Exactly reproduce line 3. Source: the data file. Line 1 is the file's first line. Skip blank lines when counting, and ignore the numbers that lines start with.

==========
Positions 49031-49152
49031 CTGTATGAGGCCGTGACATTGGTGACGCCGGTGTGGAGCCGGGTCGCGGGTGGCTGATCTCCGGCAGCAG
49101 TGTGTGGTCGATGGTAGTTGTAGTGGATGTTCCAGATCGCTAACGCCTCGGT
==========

49101 TGTGTGGTCGATGGTAGTTGTAGTGGATGTTCCAGATCGCTAACGCCTCGGT